By Hayley Robins, Senior Accountant at Hive Business.
As we’ve reported here, goodwill prices are up and it’s getting harder for associates to turn themselves into wealthy and happy practice owners.
I speak to loads of associates and two things drive them to buy:
- Internalised pressure — it’s the next expected step, a status thing. Dentists have a way of keeping their bearings by looking around them and doing what others do. If your mate is buying and they’re the same age as you, well then you should be buying.
- Lower associate wages — we saw 50% deals for the longest time, then 45% in the past few years, and now 40% is becoming normal. There’s also the introduction of sliding scales where you can earn 50%, but only above a certain gross, and so on.
Overheads have been going up forever, one of the reasons why making a profit in dentistry is harder. Rising costs have hit single-handed practices especially hard — NASDAL reports a 12% decrease in their profits in the past two years, which it attributes to compliance burdens.
But it’s not just compliance, it’s power, materials, lab bills, auto-enrolment, business rates, pretty much everything. That is obviously going to affect what a principal can pay an associate, and it explains why in real terms associates are worse off than they were in the noughties.
Life as a principal isn’t all that either. They are being squeezed too. The younger generation seems to be missing this though, and I keep watching them rush in, happy to overpay with only a cursory glance at the business accounts, which they might not understand anyway.
One guy I know put down a £10k non-refundable deposit before speaking to us. When we did the forecasts after factoring in the £500k of debt he was going to have to take on, he wasn’t going to be able to draw anything for three years. Makes earning slightly less as an associate sound more appealing doesn’t it?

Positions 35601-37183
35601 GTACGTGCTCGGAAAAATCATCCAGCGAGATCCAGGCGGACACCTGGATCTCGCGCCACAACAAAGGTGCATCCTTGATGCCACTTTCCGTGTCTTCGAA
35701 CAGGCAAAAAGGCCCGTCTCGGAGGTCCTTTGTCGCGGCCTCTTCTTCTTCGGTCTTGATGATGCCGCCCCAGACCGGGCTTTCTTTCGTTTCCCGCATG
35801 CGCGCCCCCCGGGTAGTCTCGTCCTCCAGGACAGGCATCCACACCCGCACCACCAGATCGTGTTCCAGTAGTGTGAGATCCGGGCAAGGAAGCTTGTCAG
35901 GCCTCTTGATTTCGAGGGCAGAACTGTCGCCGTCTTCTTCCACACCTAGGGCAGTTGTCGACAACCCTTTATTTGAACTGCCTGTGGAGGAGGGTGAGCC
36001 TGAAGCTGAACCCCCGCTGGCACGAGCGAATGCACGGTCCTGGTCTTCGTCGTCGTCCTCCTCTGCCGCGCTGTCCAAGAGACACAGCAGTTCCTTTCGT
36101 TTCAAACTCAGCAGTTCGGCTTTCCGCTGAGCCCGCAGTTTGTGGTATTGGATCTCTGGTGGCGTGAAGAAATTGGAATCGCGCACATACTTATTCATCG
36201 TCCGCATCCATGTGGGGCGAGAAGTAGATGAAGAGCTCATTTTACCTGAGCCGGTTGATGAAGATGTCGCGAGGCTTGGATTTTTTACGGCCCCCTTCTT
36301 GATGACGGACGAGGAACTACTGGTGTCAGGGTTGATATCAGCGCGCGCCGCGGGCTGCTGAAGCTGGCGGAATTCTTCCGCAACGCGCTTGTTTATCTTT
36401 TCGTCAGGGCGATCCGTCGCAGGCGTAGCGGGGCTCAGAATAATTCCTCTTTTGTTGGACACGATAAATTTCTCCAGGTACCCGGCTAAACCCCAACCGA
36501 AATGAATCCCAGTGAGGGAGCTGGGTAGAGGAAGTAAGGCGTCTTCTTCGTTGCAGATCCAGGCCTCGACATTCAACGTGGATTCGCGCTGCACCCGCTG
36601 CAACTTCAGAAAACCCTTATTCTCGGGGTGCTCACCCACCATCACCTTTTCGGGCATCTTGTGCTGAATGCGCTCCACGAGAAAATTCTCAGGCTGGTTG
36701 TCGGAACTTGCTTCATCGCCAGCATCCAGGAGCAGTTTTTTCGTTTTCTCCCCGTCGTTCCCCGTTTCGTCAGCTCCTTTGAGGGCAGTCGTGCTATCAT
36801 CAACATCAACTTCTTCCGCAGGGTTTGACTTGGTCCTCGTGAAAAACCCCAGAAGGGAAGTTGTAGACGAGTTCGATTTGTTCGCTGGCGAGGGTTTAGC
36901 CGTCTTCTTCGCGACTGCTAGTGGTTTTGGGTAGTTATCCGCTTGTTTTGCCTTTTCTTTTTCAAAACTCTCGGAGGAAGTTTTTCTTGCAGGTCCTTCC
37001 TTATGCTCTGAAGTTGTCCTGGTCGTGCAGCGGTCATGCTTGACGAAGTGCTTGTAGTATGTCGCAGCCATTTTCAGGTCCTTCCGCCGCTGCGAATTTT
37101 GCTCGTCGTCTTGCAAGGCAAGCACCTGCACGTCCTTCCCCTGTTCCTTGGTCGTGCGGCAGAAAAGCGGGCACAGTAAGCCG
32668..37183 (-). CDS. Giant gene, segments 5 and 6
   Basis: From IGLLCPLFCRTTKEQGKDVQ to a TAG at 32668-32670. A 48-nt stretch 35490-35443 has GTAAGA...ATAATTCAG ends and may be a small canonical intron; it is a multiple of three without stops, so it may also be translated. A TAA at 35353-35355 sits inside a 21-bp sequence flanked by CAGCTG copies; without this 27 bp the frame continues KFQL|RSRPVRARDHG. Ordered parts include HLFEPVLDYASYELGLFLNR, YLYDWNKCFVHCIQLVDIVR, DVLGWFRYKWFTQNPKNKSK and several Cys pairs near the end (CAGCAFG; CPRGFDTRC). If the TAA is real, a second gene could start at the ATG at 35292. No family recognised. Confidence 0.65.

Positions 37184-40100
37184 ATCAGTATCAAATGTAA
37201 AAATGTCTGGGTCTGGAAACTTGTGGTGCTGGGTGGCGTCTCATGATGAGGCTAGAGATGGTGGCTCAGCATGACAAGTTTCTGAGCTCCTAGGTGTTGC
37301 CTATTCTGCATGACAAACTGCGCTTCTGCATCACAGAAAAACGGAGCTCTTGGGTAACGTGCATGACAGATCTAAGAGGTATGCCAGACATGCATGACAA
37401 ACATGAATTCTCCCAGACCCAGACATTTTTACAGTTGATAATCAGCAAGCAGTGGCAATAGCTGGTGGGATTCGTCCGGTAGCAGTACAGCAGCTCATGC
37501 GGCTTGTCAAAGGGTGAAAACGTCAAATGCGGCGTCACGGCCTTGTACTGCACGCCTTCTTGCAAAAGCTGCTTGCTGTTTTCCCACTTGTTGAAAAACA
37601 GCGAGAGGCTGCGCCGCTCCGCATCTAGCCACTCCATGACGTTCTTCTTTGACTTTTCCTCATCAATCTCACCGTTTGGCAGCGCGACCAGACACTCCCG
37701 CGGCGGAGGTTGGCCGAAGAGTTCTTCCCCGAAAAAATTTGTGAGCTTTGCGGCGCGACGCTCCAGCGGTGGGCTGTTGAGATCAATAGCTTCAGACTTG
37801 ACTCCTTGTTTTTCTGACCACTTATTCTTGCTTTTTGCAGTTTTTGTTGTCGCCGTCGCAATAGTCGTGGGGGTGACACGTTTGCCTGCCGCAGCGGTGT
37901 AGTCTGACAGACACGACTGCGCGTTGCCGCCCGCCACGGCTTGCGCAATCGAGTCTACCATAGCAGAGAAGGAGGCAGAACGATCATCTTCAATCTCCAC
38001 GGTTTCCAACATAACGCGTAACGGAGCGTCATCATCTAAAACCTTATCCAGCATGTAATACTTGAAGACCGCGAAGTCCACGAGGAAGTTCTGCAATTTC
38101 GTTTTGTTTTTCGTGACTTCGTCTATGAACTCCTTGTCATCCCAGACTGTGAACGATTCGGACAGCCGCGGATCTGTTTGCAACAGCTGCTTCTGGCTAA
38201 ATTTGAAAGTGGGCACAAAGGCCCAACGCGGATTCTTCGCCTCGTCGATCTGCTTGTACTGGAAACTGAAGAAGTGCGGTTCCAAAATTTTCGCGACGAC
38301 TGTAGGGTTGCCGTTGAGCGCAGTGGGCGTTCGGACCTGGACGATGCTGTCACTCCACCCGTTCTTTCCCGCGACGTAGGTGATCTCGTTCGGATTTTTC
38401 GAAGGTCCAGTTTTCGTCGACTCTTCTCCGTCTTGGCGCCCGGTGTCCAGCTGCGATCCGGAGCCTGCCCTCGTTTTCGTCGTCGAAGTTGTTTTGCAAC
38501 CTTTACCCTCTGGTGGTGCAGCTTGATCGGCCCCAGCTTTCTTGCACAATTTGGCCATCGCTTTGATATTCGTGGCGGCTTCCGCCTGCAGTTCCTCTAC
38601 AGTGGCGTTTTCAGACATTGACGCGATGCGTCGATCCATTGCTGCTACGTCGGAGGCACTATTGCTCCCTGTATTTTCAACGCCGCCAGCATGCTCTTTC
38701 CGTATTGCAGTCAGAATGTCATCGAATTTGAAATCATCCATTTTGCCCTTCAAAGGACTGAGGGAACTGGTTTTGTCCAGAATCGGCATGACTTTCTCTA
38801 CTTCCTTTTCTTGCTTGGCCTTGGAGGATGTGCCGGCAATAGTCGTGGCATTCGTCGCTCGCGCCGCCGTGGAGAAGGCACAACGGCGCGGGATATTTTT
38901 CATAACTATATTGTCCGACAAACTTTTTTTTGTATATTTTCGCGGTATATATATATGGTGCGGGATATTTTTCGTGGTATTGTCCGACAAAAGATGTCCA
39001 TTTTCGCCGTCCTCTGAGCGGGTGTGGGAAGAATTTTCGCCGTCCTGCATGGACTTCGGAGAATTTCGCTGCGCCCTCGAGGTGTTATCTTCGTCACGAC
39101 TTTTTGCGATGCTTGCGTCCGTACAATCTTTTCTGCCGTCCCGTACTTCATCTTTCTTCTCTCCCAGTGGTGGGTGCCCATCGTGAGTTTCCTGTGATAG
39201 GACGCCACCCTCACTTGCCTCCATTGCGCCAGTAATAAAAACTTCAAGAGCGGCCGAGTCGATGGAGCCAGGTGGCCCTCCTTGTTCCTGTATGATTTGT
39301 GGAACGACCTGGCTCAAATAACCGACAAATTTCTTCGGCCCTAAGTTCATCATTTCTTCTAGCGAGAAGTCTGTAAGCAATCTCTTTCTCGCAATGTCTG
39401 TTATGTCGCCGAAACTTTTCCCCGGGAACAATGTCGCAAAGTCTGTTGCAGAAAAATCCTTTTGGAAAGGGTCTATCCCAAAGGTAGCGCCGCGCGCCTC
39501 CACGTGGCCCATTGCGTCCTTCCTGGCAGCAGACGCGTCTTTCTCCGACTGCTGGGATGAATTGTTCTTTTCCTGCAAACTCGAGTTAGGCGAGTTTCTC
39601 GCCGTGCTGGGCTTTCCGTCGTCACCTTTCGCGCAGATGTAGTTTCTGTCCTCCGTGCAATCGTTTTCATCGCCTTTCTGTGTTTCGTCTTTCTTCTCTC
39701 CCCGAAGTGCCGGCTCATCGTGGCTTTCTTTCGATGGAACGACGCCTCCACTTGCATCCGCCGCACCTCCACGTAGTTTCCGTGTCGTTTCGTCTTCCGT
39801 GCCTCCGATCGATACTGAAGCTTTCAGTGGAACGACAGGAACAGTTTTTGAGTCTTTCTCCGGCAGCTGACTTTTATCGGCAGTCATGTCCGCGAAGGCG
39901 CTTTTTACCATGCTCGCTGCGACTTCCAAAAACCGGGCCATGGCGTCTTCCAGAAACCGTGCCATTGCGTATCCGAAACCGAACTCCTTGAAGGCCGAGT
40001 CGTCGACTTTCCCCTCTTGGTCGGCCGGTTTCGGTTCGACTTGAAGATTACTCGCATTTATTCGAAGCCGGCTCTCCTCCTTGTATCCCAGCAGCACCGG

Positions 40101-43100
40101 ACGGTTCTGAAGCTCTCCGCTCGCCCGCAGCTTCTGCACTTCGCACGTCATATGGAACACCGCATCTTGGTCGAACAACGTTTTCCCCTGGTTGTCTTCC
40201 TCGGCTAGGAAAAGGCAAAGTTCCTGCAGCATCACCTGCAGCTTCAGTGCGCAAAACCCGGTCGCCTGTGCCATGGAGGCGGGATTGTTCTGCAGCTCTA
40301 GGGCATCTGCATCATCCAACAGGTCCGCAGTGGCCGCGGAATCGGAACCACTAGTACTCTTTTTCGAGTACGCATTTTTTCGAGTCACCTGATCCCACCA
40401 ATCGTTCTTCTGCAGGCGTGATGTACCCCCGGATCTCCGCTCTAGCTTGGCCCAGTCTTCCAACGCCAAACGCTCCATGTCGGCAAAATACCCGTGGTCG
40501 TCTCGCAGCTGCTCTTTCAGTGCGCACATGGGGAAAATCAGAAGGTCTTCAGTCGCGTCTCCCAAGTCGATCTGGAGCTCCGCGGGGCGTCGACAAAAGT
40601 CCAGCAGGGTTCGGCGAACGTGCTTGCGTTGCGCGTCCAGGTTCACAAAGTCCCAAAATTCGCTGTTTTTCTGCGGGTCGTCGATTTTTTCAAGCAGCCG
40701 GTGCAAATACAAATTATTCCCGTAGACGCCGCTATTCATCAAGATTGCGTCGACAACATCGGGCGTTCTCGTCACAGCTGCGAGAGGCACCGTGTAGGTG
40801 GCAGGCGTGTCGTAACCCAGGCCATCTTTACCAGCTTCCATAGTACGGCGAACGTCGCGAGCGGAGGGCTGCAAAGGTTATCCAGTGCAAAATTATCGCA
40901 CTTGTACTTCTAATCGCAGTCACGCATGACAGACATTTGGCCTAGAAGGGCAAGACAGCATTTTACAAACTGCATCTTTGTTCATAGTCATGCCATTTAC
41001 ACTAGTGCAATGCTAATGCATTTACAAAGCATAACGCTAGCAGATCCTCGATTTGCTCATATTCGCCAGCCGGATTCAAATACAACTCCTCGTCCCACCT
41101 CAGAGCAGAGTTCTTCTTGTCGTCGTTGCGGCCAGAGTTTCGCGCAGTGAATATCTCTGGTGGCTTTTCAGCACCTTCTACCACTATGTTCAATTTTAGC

The reality, if you’re serious about buying something expensive, is that you’re going to have to live off other funds because you’re going to be breaking even for the first couple of years minimum, assuming things go well, and your debt repayments will continue long into the future.
People don’t realise this, and I’m often the one to bring them the bad news. It can feel like I’m killing their dreams, yet it’s for the best — the banks will always say yes until they get down the road and see the forecasts, and if they don’t look so good they will pull out.
That’s why, when you decide you want to buy something, it’s better to start properly. We can make it work, but we’ll need to do something different to the last principal.
We see people make the same mistakes before they come to us. Associates tend to seek mixed practices, seeing the NHS contract as guaranteed income, and banks like that too. But if it’s your aspiration to be a private dentist then an NHS contract will only hold you back. It drags standards down and it’s harder to grow your private base. You’ll end up over-servicing NHS patients.
Remember to ask yourself, who are you doing this for? It’s not the bank, not your colleagues or professional rivals, it’s you. So rather than rushing in, consider a squat or a private practice with a smaller patient base and headroom.
Strategic thinking is needed before you even start looking, and sadly when people call me it’s often already too late. You might want a practice that’s held by a limited company, yet there’s a whole analysis that needs to be done right at the beginning to understand if you actually do want it, and how you can go about buying it. We can do all of this for you, but due diligence takes time.
Remember, you won’t necessarily be richer when you own a practice, and you could be a lot worse off financially and in terms of stress and work-life balance. Depending on your personal goals, you might be better off working four days a week and enjoying your life.
I know a few dentists who have bought, sold and then gone back to being an associate. I can guarantee one thing: if you go into ownership with the attitude of an associate, it won’t end well. But if you want to go in with a realistic plan for growth and profit, get in touch on01872 300232 or email us at firstname.lastname@example.org.